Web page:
See that absurdly massive stone block? Yeah, that's not the one we're talking about. Look over to the right. German archaeologists working at the Baalbek site in Lebanon have uncovered the largest known ancient block.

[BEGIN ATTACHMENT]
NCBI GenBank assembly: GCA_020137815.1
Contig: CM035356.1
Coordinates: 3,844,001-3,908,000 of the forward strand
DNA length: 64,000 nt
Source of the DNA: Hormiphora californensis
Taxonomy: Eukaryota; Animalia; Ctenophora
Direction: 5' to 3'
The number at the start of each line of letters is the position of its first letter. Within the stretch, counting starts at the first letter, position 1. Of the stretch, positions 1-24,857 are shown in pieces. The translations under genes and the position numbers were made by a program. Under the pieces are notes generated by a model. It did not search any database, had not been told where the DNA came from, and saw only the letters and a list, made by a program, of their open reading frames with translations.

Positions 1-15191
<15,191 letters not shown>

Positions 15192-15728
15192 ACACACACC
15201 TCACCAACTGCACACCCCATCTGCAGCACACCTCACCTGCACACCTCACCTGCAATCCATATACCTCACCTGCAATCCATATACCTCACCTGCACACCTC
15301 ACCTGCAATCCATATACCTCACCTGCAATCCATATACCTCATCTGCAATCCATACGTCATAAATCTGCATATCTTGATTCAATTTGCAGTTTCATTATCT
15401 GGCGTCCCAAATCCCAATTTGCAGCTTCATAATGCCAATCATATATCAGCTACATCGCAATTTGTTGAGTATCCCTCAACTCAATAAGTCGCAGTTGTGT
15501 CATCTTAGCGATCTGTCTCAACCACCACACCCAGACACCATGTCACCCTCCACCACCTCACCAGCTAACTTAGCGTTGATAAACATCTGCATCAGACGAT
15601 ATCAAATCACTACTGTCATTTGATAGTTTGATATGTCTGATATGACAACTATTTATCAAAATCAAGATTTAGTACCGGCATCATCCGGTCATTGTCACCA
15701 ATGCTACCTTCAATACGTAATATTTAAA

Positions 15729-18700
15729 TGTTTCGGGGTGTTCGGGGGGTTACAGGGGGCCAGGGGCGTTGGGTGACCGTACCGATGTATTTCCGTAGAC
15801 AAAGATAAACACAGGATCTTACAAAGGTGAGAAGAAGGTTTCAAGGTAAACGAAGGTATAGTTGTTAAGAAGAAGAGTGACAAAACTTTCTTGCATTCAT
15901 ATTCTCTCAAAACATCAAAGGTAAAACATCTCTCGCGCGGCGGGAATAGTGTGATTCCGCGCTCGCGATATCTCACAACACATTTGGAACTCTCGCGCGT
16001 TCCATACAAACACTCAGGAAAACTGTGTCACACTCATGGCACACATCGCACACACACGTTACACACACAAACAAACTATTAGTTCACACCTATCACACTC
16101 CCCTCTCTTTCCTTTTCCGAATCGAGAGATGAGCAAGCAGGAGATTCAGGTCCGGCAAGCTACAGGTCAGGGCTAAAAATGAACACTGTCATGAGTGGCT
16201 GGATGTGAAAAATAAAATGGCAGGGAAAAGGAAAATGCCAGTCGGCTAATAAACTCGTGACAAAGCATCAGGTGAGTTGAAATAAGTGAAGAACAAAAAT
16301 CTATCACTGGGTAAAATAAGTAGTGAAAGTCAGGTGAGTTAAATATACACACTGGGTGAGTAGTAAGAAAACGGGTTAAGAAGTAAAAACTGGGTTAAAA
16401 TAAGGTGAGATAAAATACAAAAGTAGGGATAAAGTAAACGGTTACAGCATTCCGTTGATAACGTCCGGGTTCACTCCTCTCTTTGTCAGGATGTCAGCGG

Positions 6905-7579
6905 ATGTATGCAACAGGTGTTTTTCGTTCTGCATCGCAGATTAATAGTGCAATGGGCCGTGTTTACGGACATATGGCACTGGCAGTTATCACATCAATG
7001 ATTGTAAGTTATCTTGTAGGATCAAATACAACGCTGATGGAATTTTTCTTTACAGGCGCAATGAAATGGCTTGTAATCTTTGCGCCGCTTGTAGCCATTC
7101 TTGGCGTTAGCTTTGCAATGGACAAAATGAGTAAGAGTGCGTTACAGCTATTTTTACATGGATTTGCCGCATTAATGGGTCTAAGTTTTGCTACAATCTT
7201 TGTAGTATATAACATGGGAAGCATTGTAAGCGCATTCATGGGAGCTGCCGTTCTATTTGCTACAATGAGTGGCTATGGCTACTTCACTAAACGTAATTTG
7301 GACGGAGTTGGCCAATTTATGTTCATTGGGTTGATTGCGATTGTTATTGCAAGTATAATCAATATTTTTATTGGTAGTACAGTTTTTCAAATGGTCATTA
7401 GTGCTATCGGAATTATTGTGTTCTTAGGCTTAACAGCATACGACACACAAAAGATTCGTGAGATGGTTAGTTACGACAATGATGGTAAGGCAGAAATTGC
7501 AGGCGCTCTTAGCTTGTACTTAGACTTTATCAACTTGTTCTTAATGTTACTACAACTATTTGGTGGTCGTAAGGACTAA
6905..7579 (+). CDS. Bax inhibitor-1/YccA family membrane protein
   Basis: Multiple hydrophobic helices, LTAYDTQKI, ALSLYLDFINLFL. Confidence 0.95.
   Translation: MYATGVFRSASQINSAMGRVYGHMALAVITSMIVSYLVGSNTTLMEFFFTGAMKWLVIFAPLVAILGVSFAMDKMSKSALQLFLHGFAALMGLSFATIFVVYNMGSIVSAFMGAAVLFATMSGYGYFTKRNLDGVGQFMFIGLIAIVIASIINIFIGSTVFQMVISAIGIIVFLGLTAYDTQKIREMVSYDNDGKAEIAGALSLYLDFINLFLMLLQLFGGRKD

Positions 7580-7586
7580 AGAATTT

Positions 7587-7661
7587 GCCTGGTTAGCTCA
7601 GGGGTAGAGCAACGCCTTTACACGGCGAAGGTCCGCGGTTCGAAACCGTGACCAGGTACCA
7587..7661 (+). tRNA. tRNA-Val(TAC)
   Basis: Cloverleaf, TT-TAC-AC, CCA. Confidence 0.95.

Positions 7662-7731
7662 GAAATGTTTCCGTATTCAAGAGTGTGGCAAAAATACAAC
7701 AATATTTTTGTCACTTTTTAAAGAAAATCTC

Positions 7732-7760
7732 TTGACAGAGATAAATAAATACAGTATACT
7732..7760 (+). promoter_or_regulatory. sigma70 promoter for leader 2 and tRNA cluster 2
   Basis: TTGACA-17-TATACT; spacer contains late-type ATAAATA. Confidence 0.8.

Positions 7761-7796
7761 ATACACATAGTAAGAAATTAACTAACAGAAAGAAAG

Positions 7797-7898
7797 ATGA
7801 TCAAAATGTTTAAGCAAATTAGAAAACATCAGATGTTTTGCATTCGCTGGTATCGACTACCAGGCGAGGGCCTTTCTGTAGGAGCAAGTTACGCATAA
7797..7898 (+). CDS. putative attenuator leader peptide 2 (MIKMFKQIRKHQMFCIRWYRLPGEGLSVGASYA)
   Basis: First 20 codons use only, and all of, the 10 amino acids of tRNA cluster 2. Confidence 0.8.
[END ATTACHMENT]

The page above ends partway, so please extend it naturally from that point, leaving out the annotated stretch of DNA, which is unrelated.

The fully exposed block, which dates back to around 27 B.C., is the well known Hajjar al-Hibla. It's located in a stone quarry at Baalbek, site of the ancient Heliopolis in Lebanon. Similar stone blocks measuring up to 20 meters (65 feet) in length and a diameter of 4 x 4 meters (13 x 13 feet) were used for the podium of the massive Temple of Jupiter in the Roman sanctuary of Baalbek. A few years ago, a team from the German Archaeological Institute conducted excavations at the quarry, and to their amazement they found an ever bigger stone just off to the side and underneath it. It measures 19.6 meters (64 feet) in length, 6 meters (19.6 feet) wide, and is at least 5.5 meters (18 feet) high. Its weight is estimated at a daunting 1,650 tons (that's 3,300,000 pounds, or 1,496,850 kg). Future excavations will confirm its precise dimensions. No crane or modern equipment can move these blocks. The people who made these blocks obviously felt they could. Why on earth would people make things harder for themselves. Because it wasn’t harder.